By Irene Masing-Delic
The assumption of abolishing loss of life used to be essentially the most influential myth-making recommendations expressed in Russian literature from 1900 to 1930, specifically within the works of writers who attributed a "life-modeling" functionality to paintings. To them, paintings used to be to create a existence so aesthetically equipped and excellent that immortality will be an inevitable final result. this concept used to be reflected within the considered a few who believed that the political revolution of 1917 might result in a revolution in easy existential evidence: particularly, the idea that communism and the accompanying increase of technology might eventually manage to bestow actual immortality and to resurrect the lifeless. in keeping with one version, for instance, the useless have been to be resurrected via extrapolation from the lines in their hard work left within the fabric global. the writer reveals the seeds of this impressive suggestion within the erosion of conventional faith in late-nineteenth-century Russia. stimulated by means of the hot energy of medical inquiry, humankind appropriated quite a few divine attributes one by one, together with omnipotence and omniscience, yet ultimately even aiming towards the conclusion of person, actual immortality, and hence meaning to equality with God. Writers as diversified because the "decadent" Fyodor Sologub, the "political" Maxim Gorky, and the "gothic" Nikolai Ognyov created works for making mortals into gods, reworking the uncooked fabrics of present fact into legend. The booklet first outlines the ideological context of the immortalization undertaking, significantly the impression of the philosophers Fyodorov and Solovyov. the rest of the e-book contains shut readings of texts by way of Sologub, Gorky, Blok, Ognyov, and Zabolotsky. Taken jointly, the works yield the "salvation software" that tells humans find out how to abolish loss of life and stay perpetually in an everlasting, self-created cosmos―gods of a legend that was once made attainable by means of inventive artists, resourceful scientists, and encouraged employees.
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Additional info for Abolishing Death: A Salvation Myth of Russian Twentieth-Century Literature
The transgressive nature of their relationship—not entirely subordinated by notions of servitude and slavery—is in fact sanctioned by the signs of providence. That is, theirs is a sacred relationship that is one more sign from providence that justiﬁes Crusoe’s protracted colonization of the island and his economic success as a gift from God. Indeed, Crusoe continues to ﬂourish after he rescues Friday. First Crusoe and Friday rescue honorable Spaniards, and then Crusoe is able to create his own little “kingdom,” a homosocial world in which gendered diﬀerence is entirely absent from representations of human relationships (240–41).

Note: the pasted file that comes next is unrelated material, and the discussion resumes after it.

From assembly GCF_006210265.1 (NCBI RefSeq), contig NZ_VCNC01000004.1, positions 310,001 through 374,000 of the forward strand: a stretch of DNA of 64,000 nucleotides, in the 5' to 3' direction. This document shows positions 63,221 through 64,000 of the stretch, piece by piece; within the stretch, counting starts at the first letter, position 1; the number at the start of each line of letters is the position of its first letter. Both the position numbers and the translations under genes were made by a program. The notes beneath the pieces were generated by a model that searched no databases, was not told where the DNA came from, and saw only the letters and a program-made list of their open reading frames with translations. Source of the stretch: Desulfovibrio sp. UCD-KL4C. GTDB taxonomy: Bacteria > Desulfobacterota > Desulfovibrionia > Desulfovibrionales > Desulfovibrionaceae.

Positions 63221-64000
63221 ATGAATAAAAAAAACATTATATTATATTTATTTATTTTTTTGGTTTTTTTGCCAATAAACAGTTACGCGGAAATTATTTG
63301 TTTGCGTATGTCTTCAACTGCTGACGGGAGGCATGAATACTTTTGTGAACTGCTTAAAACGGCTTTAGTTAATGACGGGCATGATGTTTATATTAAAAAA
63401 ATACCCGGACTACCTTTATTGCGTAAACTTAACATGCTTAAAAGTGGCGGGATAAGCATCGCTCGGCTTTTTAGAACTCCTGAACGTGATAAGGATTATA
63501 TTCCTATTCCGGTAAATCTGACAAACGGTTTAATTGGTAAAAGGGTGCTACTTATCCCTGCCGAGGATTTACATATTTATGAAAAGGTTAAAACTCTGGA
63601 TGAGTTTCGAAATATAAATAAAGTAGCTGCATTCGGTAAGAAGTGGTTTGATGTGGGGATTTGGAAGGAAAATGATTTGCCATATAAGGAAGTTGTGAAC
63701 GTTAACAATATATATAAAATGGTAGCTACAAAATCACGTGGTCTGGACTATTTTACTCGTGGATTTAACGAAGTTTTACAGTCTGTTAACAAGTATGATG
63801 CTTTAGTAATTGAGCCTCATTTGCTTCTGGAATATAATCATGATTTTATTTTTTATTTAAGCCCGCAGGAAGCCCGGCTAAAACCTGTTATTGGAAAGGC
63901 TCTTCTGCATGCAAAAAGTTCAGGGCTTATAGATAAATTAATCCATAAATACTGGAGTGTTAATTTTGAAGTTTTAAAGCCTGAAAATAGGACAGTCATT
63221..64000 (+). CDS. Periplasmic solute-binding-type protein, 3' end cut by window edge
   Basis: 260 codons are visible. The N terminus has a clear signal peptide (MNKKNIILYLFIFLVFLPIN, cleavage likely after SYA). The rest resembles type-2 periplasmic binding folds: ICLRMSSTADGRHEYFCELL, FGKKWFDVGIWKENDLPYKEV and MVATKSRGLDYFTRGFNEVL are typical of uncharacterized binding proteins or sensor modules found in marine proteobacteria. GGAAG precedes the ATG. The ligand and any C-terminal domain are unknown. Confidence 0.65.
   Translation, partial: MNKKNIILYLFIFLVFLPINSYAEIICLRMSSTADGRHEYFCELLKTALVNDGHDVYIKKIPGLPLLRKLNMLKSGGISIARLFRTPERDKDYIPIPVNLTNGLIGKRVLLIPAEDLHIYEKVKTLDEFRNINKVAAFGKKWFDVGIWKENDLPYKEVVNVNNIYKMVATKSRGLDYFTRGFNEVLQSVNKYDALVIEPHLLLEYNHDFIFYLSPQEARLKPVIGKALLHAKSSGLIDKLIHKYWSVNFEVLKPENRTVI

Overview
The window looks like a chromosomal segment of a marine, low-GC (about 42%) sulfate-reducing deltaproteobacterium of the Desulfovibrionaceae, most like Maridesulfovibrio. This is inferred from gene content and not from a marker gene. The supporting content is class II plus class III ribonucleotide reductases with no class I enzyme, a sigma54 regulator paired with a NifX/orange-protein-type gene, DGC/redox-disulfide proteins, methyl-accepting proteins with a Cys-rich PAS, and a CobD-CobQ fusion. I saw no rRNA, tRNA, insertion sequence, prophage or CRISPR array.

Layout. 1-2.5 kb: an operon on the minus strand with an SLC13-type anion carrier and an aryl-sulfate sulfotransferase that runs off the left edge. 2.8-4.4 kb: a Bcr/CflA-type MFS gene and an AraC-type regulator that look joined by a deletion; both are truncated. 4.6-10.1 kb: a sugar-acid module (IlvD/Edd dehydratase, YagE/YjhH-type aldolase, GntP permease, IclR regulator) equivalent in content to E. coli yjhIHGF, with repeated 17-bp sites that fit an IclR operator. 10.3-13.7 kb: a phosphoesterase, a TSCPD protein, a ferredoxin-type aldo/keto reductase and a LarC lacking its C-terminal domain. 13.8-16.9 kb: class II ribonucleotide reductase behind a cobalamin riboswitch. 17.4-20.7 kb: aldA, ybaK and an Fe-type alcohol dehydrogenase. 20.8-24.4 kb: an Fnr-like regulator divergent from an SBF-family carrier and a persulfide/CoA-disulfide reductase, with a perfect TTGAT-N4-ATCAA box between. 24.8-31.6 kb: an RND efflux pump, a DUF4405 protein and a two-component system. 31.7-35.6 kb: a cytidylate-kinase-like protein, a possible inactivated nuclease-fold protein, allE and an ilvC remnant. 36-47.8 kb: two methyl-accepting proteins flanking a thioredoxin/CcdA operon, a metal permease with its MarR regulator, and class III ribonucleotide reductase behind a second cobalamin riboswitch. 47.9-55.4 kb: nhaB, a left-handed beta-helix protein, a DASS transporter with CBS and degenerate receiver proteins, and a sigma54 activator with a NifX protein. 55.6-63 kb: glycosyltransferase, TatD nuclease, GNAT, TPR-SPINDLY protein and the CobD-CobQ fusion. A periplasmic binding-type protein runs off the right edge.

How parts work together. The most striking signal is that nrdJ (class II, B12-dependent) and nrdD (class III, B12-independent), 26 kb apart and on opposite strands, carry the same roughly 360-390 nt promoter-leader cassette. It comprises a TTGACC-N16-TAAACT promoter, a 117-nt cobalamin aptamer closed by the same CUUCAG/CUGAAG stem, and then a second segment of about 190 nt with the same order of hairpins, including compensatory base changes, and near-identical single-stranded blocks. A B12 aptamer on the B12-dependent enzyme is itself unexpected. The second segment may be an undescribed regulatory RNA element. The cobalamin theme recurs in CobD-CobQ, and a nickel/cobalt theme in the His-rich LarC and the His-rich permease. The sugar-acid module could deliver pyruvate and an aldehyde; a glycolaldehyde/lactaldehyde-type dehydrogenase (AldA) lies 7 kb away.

See, for example, Michel Foucault, The History of Sexuality, vol. 1, An Introduction, trans. Robert Hurley (New York: Vintage Books, 1978), esp. 103–14. The Sublimation of Desire 19 6. See the following critics who often observe a master/slave dichotomy in Robinson Crusoe: Timothy Blackburn, “Friday’s Religion,” Eighteenth-Century Studies 18, no. 1 (spring 1985); Richard Braverman, “Crusoe’s Legacy,” Studies in the Novel 18, no. 1 (spring 1986): 1–28; Edith Clowes, “The Robinson Myth Reread in Postcolonial and Postcommunist Modes,” Critique 36, no.
Hunter, The Reluctant Pilgrim: Defoe’s Emblematic Method and Quest for Form in Robinson Crusoe (Baltimore: Johns Hopkins University Press, 1966), x. See also Ian Watt, The Rise of the Novel (Berkeley: University of California Press, 1957), 60–92. Paula Backscheider, Maximillian E. Novak, and John J. Richetti, among others, all tend to focus on the island. Backsheider, Daniel Defoe: His Life (Baltimore: Johns Hopkins University Press, 1989); Novak, Realism, Myth, and History in Defoe’s Fiction (Lincoln: University of Nebraska Press, 1983); Richard Phillips, Mapping Men and Empire: A Geography of Adventure (London: Routledge, 1997); Richetti, Defoe’s Narratives (Oxford: Clarendon Press, 1975); Michael Seidel, Robinson Crusoe: Island Myths and the Novel (Boston: Twayne, 1991).